T debris: Snake was the least of it
IT WAS a novel story recently when subway rider Melissa Moorhouse lost her boa constrictor on the Red Line. But when she refused — after MBTA workers found the snake and returned it — to pay the $650 cost of scrubbing down the subway car, she unwittingly pointed out a universal problem: People trash the subway every day, and the rest of us pay to clean up after them.
“Just this week I was on the Green Line and I saw this guy with a giant, greasy sausage-peppers-and-onions sandwich,’’ T spokesman Joe Pesaturo said. “Half of the sandwich was in his mouth, half of it was falling to the floor. It was gross. And I’m sure he didn’t think a thing about it.’’
MBTA General Manager Richard Davey added in a telephone interview, “My wife and I took the train over the weekend, and this guy rolled out a three-course meal on his lap. It was a very large fast-food sandwich, fries, and what had to be the largest soft drink someone could hold. Most customers would say it’s OK to have coffee or a banana, but most people would consider [this man] a bit over the top.’’
It’s over the top because such meals often fall over the legs and onto the seats and floors of buses and subway cars. The food stains are bad enough, but the cups, bottles, newspapers, bread crusts, and other debris that riders leave behind make up perhaps 60 tons of the 150 tons of trash the T collects each month — and contribute to the T’s $18.5 million annual cleaning bill. At above-ground stations, you can add in the poop from pigeons attracted by dropped food. With the Boston Marathon coming on Monday, spectators who use the T should consider the workers who clean the trains and clear out trash down in the track pits. Richie Hart, the T’s manager of cleanup crews, said big events such as championship sports celebrations, First Night, Halloween, and St. Patrick’s Day result in “nightmare’’ cleanups.
You could call it the puking tax, and all T riders are paying it. “You just wish the people could think about their behavior,’’ Hart said. “We’re all sports fans, but the trash and the vomit, especially after the Patriots’ last Super Bowl celebration, the condition these people leave the stations in, it was just incredible. It’s all hands on deck for us.’’
As for the case of the boa constrictor, the T insists that it’s only trying to hold Moorhouse accountable for her actions. The bill is reasonable, especially if you add in how much time T workers spent looking for and capturing the snake. But last week, Moorhouse said, “I’m in no position to pay’’ for the cleanup. So we all do.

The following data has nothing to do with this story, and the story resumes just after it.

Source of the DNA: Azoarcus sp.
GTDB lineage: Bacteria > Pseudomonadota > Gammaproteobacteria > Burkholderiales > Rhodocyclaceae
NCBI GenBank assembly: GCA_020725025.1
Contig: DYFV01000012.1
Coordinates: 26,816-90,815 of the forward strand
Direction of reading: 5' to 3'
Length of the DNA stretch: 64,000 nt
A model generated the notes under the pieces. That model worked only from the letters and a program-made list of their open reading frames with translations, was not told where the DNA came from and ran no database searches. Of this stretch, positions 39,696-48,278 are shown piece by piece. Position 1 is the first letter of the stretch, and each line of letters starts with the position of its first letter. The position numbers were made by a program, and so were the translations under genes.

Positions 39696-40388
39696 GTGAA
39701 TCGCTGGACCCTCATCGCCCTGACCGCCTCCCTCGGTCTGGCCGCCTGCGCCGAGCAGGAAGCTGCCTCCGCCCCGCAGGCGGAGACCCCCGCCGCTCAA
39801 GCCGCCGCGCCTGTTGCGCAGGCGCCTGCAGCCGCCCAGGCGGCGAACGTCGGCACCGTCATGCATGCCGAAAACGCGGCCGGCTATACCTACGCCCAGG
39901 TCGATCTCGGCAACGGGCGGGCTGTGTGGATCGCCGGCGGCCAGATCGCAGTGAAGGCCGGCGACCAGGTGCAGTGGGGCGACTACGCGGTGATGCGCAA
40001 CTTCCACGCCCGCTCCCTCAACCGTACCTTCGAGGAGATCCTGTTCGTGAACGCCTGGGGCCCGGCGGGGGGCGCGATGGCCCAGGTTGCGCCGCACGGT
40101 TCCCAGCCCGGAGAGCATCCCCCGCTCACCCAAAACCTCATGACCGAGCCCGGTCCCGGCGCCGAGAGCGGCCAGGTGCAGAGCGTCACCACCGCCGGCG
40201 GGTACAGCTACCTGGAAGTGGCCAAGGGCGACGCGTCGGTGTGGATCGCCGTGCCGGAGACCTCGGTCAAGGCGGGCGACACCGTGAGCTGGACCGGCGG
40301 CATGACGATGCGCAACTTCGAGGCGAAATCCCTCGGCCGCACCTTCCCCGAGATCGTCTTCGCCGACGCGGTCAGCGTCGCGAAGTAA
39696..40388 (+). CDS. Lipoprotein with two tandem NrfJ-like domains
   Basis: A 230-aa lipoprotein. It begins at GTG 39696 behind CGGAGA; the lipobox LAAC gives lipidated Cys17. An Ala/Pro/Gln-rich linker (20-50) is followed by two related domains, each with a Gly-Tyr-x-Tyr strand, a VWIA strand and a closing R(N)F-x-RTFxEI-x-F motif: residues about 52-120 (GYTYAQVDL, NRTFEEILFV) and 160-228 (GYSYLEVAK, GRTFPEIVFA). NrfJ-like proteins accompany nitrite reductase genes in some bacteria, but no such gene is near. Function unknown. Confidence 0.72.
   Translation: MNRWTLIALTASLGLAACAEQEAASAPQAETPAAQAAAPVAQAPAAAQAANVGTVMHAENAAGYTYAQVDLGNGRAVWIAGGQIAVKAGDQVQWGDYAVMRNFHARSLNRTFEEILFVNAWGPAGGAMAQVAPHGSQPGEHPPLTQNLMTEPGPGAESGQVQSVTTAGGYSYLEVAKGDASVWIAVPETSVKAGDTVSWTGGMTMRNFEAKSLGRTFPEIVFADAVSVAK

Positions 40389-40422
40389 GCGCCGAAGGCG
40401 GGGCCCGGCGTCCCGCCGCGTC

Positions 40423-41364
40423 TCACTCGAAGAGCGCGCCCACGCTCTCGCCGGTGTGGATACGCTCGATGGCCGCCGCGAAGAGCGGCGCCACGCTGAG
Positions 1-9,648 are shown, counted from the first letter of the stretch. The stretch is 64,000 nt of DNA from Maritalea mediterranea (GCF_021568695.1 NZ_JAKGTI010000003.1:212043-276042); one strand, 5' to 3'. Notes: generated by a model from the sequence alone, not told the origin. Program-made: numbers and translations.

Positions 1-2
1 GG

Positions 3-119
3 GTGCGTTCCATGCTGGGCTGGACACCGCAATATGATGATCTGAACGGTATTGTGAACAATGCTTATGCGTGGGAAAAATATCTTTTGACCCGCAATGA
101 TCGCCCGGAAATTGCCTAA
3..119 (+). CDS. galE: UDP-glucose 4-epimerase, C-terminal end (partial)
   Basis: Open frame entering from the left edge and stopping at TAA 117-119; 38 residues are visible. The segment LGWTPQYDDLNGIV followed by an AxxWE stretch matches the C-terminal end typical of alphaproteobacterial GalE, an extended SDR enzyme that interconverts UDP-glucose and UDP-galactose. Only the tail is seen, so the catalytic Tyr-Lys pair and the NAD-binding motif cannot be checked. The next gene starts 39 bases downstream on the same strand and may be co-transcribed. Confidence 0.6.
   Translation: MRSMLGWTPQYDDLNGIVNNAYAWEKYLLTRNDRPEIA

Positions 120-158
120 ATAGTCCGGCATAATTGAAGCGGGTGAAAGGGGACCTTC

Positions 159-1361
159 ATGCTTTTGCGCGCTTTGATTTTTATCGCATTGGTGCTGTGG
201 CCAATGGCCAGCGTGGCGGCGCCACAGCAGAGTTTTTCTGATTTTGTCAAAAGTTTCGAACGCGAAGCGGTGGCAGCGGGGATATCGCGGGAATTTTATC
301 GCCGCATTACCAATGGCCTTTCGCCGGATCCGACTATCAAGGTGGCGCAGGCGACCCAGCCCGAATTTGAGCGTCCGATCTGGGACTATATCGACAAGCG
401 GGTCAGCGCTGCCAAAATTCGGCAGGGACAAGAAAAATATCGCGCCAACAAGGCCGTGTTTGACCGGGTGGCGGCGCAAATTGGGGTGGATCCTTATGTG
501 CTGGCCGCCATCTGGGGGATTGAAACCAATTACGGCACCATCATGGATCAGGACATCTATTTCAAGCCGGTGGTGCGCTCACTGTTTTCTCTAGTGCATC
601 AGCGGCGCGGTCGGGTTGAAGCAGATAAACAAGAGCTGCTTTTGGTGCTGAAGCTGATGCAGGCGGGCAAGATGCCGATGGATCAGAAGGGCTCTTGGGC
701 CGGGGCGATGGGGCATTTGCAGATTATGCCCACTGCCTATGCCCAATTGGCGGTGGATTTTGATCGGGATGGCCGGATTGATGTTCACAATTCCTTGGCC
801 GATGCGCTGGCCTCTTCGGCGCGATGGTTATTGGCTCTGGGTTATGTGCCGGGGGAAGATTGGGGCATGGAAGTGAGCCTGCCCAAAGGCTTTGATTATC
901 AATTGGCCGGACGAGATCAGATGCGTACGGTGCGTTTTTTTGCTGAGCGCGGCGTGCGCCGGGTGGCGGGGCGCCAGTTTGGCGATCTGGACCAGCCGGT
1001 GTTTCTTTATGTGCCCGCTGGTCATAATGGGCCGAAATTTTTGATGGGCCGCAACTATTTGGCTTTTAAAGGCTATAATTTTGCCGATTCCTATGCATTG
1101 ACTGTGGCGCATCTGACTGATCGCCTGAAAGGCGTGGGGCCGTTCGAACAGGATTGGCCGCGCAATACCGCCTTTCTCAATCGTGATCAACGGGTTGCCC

The occasional snake droppings are bad enough. But those oily food wrappers and other paper that thoughtless people throw into the track pits — or leave on the platform where gusts blow them into the pits — are truly dangerous. Pesaturo and Hart said that about 10 to 15 times a year, a T line is shut down because of fires ignited by trains pushing trash into switches or when paper catches sparks from brake shoes.
Each shutdown, ranging from several minutes to several hours, sets off a chain reaction of fire departments sending several engine and ladder companies, and the T setting up shuttle buses. A few weeks ago, the T launched a new poster campaign saying “you’re playing with fire’’ with litter. But this is not the first education campaign, and too many riders keep playing dumb. In 2009, the T had a public address announcement campaign where Boston Fire Commissioner Roderick Fraser asked for “thoughtfulness and cooperation’’ in dropping the coffee cups in the trash receptacles and newspapers in the recycling bins.
It would be nice on Marathon Day if the T saw a new spirit of civic cooperation. Snakes on a train make an entertaining story. Far more profound will be when we stop acting like snakes, slithering away from the coffee cups and papers we brought onto the train.
Derrick Z. Jackson can be reached at firstname.lastname@example.org.